Posted on March 22, 2017




The threat of Hamas tunnels is grave, but it does not constitute an existential or strategic threat to Israel, IDF Chief of Staff Lt.-Gen. Gadi Eisenkot said Wednesday, as he defended the IDF’s performance in 2014’s Operation Protective Edge in the Gaza Strip.

Speaking before the Knesset Control Committee on Wednesday, Eisenkot responded to criticism raised in last month’s State Comptroller report on the 2014 Gaza war.

The report highlighted the IDF’s failure to prepare for the Hamas tunnel threat, slammed the IDF for intelligence failures, suggested that the war was possibly unnecessary and should not have dragged on for 50 days.

Eisenkot made public comments before the committee followed by a classified session behind closed doors.

The IDF chief welcomed the Comptroller report, saying that it aided the IDF in the process it had already begun immediately after the war of learning the lessons of Operation Protective Edge.

He acknowledged that the attack tunnels led to the deaths of 13 IDF soldiers, saying that it marked the first time the army had dealt with full-fledged underground warfare. Eisenkot added, however, that the IDF did manage to find and destroy 31 tunnels, a feat which would not have been possible without excellent intelligence work.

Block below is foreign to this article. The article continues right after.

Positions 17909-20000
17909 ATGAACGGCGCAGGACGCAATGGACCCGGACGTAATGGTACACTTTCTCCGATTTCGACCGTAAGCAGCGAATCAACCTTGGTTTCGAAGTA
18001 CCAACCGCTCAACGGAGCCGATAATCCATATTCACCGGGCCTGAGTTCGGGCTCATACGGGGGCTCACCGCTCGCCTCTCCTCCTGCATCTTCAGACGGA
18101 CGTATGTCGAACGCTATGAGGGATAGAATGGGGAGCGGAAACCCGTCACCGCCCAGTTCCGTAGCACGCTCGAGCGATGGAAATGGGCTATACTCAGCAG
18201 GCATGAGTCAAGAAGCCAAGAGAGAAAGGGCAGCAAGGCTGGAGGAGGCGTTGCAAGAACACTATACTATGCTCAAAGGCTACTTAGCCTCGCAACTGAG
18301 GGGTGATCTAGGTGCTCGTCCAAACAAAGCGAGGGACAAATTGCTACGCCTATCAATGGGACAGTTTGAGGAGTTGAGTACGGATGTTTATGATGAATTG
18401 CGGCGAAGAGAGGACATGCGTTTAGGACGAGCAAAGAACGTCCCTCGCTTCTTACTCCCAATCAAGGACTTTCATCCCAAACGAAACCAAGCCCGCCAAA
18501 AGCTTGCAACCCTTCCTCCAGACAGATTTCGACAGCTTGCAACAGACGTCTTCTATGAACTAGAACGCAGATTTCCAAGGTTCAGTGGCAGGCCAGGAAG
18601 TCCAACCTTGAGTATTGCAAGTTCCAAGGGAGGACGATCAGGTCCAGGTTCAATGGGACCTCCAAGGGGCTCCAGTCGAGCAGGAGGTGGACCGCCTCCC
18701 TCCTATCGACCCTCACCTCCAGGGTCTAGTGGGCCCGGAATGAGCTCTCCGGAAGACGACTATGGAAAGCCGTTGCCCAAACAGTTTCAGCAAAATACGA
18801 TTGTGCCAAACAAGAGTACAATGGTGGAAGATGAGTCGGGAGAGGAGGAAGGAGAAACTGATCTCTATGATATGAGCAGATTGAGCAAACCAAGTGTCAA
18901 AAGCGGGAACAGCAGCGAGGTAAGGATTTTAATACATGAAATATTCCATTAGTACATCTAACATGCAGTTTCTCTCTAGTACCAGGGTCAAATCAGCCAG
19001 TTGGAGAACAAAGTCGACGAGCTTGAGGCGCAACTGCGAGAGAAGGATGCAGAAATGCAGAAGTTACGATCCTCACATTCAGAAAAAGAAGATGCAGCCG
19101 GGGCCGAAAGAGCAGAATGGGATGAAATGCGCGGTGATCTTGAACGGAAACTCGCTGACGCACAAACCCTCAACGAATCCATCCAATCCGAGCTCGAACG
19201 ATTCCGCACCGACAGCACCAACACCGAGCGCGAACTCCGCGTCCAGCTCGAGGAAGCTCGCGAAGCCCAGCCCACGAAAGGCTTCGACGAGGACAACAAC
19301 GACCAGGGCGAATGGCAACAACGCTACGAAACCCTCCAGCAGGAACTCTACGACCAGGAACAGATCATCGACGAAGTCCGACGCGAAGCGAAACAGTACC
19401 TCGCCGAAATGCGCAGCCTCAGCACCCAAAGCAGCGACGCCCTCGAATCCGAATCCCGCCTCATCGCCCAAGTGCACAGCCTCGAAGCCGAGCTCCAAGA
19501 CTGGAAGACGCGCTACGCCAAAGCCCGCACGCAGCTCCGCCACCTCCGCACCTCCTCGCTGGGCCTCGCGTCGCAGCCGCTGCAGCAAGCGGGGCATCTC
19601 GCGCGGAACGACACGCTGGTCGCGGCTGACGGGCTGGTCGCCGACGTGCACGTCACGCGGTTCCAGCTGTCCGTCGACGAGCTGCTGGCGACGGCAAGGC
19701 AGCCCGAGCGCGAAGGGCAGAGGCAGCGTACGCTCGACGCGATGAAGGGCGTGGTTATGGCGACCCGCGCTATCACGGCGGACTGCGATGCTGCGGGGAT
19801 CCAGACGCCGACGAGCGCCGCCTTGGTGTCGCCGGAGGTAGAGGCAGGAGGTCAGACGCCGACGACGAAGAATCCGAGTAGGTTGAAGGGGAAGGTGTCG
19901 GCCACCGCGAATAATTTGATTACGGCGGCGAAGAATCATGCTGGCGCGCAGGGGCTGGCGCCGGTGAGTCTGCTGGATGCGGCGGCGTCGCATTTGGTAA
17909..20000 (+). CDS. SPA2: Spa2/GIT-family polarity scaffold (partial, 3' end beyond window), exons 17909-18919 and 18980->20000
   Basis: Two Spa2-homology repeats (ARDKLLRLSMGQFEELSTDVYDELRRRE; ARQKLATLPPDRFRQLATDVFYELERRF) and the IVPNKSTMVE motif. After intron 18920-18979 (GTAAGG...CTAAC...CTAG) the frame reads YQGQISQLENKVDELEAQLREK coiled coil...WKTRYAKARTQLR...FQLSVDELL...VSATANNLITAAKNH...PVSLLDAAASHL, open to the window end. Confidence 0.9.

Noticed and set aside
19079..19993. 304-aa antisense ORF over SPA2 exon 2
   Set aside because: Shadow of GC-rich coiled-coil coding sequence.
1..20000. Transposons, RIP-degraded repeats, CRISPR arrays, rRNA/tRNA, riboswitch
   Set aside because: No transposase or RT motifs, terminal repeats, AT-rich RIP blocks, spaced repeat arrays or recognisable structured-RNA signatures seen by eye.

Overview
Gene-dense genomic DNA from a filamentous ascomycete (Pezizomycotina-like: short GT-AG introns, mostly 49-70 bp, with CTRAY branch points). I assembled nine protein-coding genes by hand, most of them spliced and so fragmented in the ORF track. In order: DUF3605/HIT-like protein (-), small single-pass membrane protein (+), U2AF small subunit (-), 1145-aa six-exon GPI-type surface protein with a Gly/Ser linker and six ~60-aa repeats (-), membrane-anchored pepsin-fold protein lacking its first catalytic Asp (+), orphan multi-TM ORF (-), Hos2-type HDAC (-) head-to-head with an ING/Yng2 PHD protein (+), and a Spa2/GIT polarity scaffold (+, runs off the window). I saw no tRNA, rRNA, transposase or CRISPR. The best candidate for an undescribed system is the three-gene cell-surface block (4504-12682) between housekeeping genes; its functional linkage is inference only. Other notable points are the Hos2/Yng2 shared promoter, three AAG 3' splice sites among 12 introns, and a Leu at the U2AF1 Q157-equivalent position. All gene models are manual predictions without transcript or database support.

The IDF chief stated that, while the tunnels constitute a serious threat, they are just one of many threats that Israel is facing, including Hezbollah, Hamas rockets, the Iranian nuclear threat, as well terror from Sinai and the West Bank.

However, the IDF has dedicated resources to combat the tunnel threat, Eisenkot said, both from Hamas and from Hezbollah in the North. He said that the army had dedicated an additional NIS 1.2 billion to the tunnel issue and around NIS 3 billion to improve intelligence in 2016, as well as establishing special units to deal with the underground threat.

He acknowledged that there were still shortcomings in the preparedness to deal with tunnels, but claimed that Israel was more advanced than any other country, including the US, at doing so.

«Hamas tunnels are not an existential or strategic threat, even as [the threat] is grave and we must deal with it,» he told the Committee.

Defending the IDF’s performance during Operation Protective Edge, he said that the result has been a period of quiet on the Gaza border unparalleled in the last 40 years.

The IDF chief also discussed the way the army had adjusted to dealing with the Hamas rocket threat in order to maintain deterrence.

«We had an arrangement in which they fired a rocket and we fired shells. We learned we could not tolerate this,» the IDF chief stated. «Now, if Hamas or anyone from Gaza fires a rocket, we hit valuable Hamas targets – not empty locations of small arms. It gives us more deterrence.»




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